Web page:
Danmark leads mine sweeping task

Danmark leads mine sweeping task

23-01-2019 12:00:00

For the entirety of 2019, one of the Danish Defenses’ inspection ships will be in charge of NATO's task of removing old naval mines in the Baltic Sea and the eastern part of the Atlantic Ocean. The reason for the task is to keep the shipping lanes free of dangerous mines.

“The defenses’ task is to make sure that there are no mines to threaten shipping and our allied ships” says commander and leader of the mine sweeping task, Peter Krogh.

It has been estimated that somewhere around 180,000 naval mines were placed in the Baltic Sea between 1848 and 1945, many of them during the First and Second World War. Of these, around 35,000-50,000 have been removed or blown away, which means that there are still many left in the sea.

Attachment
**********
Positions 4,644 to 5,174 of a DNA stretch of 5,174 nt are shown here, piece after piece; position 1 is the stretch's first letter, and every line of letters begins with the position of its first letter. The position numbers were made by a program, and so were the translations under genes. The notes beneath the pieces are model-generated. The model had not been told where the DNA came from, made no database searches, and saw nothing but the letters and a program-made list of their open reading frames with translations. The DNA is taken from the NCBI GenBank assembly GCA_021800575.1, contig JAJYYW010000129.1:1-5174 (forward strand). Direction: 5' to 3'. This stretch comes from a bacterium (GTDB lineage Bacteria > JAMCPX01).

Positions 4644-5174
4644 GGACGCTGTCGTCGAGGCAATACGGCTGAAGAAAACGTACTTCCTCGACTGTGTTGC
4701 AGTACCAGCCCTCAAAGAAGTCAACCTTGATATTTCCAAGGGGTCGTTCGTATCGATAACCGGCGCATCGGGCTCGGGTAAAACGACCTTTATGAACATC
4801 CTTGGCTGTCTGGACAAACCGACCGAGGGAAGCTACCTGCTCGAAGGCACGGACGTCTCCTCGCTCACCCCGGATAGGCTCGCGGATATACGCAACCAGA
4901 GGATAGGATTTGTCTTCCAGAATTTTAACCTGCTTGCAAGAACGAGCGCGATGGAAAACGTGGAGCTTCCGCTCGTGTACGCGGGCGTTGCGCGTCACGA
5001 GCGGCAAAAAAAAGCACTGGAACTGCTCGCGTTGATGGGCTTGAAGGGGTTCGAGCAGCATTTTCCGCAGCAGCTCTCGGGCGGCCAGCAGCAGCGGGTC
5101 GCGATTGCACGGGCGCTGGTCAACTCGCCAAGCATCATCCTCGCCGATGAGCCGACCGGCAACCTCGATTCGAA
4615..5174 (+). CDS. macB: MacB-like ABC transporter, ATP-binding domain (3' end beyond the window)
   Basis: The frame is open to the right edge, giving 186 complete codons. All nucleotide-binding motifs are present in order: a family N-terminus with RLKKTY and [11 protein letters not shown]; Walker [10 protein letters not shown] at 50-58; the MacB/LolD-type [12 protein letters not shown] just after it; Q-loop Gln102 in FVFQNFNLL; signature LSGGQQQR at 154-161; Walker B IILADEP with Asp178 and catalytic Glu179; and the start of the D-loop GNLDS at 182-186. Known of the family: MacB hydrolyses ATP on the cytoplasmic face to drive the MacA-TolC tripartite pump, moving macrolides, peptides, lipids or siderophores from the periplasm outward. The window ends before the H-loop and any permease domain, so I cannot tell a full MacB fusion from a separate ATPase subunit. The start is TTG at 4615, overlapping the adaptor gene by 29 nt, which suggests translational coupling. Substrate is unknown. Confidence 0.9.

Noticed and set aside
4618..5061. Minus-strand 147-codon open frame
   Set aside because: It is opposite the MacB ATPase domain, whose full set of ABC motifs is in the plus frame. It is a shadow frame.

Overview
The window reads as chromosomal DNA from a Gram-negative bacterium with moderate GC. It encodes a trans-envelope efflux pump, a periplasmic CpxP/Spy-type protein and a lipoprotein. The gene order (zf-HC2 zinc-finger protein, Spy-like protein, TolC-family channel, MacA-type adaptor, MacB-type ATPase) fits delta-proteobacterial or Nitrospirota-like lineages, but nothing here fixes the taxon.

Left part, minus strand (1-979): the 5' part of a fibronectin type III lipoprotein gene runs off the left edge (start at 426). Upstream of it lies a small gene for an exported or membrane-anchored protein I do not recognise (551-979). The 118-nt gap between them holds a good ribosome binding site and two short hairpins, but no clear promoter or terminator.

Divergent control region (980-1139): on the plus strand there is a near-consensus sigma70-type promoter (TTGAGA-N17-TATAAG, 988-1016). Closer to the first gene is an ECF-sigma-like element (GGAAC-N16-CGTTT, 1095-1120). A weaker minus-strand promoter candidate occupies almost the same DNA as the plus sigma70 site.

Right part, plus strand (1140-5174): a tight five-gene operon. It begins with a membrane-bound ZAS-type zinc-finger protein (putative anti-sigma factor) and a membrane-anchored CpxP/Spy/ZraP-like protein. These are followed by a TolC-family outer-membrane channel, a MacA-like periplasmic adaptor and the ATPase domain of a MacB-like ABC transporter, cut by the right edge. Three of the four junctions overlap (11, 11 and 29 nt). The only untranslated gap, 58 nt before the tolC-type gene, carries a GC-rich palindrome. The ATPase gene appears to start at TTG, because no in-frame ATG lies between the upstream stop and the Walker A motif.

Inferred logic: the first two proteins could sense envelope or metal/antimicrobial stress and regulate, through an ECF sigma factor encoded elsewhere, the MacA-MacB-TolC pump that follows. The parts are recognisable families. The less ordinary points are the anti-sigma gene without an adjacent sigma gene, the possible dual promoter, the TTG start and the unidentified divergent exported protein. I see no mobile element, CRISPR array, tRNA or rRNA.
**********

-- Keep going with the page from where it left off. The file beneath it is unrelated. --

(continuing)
Natos mine sweeping group, which Denmark has command of in 2019, has the title Standing NATO Mine Countermeasures Group 1. It consists of five to six ships supplied NATO countries. The ships are replaced regularly.

Denmark will be leading the force. The Thetis flagship will be carrying out the sweeoing, as the ship designed to carry out such tasks. This means, among other things, that the ship can take on Danish mine clearers for certain parts of the year. When the force reaches its peak in 2019, 10 ships will be working on sweeping, and a total of 20 different ships will have been part of the task in 2019.

Source: Forsvaret / Maritime Danmark

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